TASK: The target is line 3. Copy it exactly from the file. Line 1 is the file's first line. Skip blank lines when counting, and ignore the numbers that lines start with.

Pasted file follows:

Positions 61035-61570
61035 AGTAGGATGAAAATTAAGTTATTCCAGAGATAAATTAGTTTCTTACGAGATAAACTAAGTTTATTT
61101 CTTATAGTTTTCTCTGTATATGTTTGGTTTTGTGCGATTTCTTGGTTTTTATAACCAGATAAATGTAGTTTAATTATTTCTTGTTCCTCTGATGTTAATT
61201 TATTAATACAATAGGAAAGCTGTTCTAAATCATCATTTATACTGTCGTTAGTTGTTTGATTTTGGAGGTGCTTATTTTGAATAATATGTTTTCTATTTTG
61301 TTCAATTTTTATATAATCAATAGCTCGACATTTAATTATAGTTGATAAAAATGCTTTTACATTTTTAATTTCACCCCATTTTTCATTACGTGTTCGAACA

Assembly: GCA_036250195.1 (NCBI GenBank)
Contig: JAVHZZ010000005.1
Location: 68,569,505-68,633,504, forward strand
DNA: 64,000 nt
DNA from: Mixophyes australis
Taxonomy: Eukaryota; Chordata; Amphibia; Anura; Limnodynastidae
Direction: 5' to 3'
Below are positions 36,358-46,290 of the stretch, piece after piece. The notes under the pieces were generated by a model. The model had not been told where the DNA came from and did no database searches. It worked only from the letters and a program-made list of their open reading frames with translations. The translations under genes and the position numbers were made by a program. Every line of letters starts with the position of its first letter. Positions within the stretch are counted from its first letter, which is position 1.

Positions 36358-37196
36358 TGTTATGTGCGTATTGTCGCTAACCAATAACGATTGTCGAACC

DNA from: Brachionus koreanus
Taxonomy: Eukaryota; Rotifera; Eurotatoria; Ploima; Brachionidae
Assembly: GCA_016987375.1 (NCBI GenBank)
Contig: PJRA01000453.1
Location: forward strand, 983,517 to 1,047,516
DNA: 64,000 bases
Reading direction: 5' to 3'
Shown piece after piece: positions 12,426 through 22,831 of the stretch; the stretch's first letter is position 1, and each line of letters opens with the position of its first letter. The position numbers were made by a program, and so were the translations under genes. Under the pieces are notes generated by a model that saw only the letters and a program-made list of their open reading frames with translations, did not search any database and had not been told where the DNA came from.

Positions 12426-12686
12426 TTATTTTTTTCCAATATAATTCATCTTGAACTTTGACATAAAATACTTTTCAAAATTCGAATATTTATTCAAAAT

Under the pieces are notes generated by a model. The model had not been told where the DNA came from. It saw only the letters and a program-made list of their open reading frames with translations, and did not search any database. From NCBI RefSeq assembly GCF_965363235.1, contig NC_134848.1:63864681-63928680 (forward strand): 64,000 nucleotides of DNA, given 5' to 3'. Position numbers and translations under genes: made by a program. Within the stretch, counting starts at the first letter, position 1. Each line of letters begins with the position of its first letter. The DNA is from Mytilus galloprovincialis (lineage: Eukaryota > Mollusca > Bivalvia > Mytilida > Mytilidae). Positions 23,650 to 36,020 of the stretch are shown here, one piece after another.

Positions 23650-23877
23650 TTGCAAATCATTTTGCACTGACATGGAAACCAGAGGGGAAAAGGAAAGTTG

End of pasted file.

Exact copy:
61101 CTTATAGTTTTCTCTGTATATGTTTGGTTTTGTGCGATTTCTTGGTTTTTATAACCAGATAAATGTAGTTTAATTATTTCTTGTTCCTCTGATGTTAATT